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The association between geospatial and temporal factors and pre-hospital response to major trauma: a retrospective cohort study in the North of England



Major trauma is a leading cause of premature death and disability worldwide, and many healthcare systems seek to improve outcomes following severe injury with provision of pre-hospital critical care. Much research has focussed on the efficacy of pre-hospital critical care and advanced pre-hospital interventions, but less is known about how the structure of pre-hospital critical care services may influence response to major trauma. This study assessed the association between likelihood of pre-hospital critical care response in major trauma and factors important in the planning and development of those services: geographic isolation, time of day, and tasking mechanism.


A local trauma registry, supported with data from the Trauma Audit and Research Network alongside additional information regarding pre-hospital management, identified patients sustaining major trauma admitted to Major Trauma Centres in the North of England. Data was extracted on location and time of incident, mechanism of injury, on-scene times, and presence or absence of pre-hospital critical care team. An isochrone map was constructed for 30-minute intervals to regional Major Trauma Centres, defining geographic isolation. Univariate logistic regression compared likelihood of pre-hospital critical care response to that of conventional ambulance response for varying degrees of geographic isolation, day or night period, and mechanism of injury, and multiple linear regression assessed the association between geographic isolation, service response and on-scene time.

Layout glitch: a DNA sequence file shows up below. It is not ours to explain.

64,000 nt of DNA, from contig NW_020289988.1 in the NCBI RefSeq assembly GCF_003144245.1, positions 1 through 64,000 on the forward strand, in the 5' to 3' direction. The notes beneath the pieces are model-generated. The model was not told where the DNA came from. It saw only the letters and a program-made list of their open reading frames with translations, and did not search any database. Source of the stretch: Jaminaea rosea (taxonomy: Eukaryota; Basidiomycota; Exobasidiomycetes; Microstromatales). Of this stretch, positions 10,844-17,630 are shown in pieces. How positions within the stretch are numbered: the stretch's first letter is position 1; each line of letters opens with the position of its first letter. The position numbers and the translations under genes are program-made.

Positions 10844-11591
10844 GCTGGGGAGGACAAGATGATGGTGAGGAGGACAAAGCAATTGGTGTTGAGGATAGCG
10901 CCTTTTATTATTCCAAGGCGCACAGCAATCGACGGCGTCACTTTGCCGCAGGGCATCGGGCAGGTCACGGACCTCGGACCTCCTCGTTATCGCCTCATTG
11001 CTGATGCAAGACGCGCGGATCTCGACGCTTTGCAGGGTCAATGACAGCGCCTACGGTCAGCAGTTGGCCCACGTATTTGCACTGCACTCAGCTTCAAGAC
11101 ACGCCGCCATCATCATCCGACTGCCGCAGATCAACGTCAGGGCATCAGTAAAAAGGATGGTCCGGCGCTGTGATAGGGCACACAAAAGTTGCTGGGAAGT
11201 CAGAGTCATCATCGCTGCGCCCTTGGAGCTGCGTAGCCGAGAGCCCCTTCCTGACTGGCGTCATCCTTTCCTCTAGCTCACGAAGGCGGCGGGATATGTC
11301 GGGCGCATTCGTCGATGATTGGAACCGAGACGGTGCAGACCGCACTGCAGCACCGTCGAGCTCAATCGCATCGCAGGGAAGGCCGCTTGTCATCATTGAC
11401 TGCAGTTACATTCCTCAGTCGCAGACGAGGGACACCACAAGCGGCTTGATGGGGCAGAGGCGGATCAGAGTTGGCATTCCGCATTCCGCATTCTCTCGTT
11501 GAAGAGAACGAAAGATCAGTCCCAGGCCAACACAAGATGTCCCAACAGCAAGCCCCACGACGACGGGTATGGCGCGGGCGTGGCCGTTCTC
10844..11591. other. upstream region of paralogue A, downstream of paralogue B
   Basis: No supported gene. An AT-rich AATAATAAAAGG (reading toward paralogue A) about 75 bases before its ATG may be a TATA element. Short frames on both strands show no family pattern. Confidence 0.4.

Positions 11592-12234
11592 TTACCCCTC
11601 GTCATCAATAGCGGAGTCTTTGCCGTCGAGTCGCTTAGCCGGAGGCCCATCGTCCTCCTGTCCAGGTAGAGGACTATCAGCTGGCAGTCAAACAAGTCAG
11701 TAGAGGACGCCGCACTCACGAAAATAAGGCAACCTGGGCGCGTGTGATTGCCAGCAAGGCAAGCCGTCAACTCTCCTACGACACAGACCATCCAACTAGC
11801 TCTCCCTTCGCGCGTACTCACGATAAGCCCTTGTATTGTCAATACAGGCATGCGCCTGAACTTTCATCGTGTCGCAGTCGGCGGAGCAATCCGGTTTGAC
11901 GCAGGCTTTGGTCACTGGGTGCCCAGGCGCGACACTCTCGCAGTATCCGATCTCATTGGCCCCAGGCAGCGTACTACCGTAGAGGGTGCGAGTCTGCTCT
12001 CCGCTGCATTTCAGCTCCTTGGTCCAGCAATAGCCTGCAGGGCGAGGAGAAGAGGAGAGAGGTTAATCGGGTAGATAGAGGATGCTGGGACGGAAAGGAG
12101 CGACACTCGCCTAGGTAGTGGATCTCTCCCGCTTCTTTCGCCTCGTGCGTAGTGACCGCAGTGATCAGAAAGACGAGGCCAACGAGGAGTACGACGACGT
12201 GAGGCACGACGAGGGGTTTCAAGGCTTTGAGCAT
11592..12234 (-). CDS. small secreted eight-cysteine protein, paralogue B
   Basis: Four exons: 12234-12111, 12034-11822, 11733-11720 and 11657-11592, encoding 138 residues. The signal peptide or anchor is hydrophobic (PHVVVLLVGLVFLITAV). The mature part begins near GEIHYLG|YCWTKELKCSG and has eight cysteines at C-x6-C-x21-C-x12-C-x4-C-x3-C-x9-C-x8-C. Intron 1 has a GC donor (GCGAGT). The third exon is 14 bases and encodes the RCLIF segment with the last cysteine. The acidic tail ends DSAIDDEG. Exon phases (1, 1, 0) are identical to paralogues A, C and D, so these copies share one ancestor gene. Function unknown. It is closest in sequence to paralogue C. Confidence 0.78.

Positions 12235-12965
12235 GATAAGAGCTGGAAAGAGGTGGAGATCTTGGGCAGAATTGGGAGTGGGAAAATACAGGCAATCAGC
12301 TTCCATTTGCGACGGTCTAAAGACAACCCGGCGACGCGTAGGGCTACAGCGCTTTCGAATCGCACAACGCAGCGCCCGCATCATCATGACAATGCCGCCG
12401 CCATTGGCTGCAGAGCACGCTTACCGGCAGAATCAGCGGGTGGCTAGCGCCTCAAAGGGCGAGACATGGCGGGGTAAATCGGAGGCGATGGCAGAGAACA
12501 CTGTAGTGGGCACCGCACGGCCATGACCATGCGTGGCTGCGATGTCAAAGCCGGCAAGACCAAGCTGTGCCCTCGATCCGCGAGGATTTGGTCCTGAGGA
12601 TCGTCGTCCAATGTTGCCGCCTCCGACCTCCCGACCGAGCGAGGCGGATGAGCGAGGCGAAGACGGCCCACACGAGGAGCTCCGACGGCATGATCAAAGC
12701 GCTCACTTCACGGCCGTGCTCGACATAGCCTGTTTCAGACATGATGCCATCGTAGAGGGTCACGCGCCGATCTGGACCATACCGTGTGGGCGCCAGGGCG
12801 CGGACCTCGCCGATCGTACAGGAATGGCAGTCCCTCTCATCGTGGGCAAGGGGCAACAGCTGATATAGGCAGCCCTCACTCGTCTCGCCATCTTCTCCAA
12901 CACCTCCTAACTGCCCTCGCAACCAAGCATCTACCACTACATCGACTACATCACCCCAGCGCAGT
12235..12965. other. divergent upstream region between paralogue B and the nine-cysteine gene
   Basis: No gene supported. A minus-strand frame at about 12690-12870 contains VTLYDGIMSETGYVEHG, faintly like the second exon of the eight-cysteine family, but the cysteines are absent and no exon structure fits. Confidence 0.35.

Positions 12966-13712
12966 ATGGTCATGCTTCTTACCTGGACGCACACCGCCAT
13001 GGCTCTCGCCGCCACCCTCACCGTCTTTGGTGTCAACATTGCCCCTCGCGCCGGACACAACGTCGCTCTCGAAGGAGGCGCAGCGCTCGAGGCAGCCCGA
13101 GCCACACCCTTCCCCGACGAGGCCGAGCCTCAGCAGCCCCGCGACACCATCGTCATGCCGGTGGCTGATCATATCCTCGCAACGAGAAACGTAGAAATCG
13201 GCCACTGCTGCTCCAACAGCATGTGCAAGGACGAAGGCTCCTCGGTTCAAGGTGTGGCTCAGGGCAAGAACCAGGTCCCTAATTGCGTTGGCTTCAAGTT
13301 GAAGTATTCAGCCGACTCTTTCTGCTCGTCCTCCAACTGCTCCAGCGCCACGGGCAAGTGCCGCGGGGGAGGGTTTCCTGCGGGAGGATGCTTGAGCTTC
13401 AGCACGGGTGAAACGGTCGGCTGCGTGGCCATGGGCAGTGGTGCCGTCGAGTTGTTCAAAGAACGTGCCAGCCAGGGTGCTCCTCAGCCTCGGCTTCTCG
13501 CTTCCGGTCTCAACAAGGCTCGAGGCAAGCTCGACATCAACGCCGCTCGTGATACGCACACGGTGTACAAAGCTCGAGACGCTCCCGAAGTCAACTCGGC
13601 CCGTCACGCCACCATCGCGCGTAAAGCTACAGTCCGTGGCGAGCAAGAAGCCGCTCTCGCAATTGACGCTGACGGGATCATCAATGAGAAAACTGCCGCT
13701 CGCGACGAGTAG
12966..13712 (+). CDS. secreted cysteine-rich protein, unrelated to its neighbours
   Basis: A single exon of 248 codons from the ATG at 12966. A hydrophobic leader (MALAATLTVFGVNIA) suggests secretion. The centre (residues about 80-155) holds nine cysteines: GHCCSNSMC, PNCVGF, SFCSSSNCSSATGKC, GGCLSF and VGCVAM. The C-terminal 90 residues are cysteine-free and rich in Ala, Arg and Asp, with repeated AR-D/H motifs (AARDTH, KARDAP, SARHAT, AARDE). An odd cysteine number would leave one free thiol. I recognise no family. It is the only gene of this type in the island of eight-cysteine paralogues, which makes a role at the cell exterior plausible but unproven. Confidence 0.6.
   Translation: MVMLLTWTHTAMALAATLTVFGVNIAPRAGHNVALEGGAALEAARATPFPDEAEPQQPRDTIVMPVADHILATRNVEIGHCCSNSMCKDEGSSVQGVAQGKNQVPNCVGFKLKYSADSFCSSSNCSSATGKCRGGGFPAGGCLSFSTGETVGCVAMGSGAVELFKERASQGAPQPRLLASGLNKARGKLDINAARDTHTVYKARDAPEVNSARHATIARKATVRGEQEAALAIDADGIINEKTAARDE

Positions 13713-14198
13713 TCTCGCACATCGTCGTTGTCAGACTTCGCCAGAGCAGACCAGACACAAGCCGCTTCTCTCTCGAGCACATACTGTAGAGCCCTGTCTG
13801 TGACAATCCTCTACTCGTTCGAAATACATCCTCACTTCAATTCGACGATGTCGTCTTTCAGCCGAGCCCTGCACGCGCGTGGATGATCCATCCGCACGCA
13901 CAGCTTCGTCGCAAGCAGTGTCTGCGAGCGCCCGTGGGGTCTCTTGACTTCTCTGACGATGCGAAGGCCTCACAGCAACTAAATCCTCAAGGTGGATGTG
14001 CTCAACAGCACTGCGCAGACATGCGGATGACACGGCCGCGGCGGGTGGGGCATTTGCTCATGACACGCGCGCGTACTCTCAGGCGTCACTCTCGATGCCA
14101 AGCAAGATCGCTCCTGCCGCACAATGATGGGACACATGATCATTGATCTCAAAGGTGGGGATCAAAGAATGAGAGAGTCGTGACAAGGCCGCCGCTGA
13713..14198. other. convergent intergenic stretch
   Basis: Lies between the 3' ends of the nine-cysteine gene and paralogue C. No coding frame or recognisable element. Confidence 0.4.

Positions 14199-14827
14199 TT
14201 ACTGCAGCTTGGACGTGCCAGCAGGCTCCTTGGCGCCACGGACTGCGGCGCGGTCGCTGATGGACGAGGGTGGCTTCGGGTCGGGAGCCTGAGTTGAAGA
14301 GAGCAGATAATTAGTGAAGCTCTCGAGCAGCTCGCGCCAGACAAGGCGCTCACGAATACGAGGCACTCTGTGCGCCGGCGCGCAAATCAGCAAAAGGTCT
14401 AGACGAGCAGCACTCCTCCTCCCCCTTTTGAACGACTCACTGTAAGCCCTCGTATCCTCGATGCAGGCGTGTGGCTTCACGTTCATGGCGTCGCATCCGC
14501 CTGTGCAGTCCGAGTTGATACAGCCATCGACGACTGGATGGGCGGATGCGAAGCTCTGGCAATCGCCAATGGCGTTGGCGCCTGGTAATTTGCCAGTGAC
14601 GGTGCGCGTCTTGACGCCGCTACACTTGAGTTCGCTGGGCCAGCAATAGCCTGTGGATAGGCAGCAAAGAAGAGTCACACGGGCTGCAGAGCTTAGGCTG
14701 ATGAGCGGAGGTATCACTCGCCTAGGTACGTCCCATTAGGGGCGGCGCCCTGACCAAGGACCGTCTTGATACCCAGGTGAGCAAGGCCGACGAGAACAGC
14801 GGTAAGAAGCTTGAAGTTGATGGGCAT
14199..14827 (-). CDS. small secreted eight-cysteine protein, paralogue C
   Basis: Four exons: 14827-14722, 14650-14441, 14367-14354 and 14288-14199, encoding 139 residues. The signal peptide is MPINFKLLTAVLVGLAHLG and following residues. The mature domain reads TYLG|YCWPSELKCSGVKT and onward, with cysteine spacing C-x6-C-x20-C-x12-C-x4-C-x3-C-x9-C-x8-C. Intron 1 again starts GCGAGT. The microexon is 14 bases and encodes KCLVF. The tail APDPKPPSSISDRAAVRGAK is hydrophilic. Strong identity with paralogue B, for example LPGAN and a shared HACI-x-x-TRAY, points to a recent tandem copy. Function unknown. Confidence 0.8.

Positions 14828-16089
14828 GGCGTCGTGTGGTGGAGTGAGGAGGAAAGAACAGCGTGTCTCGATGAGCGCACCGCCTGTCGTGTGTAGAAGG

2619 incidents were included, with 23.3% attended by pre-hospital critical care teams. Compared to conventional ambulance services, pre-hospital critical care teams were more likely to respond major trauma in areas of greater geographic isolation (OR 1.42, 95% CI 1.30–1.55, p < 0.005). There were significant differences in the mechanism of injury attended and no significant difference in response by day or night period. Pre-hospital critical care team response and increasing geographic isolation was associated with longer on-scene times (p < 0.005).


Pre-hospital critical care teams are more likely to respond to major trauma in areas of greater geographic isolation. Enhanced pre-hospital care may mitigate geographic inequalities when providing advanced interventions and transport of severely injured patients. There may be an unmet need for pre-hospital critical care response in areas close to major hospitals.


Major trauma is a leading cause of premature death and disability worldwide [1, 2]. Advanced pre-hospital care in severe injury has the potential to improve outcomes, and pre-hospital critical care (PHCC) is now well-established within many trauma networks internationally [3, 4]. These services complement conventional ambulance response by providing enhanced interventions, treatment, and decision-making in the pre-hospital phase of care [5]. As PHCC teams are resource-intensive [6], judicious use of PHCC is important within a trauma system. A recent priority-setting partnership for PHCC has identified important questions regarding service configuration, including in the improvement of PHCC dispatch and comparisons of that of conventional ambulance services [7].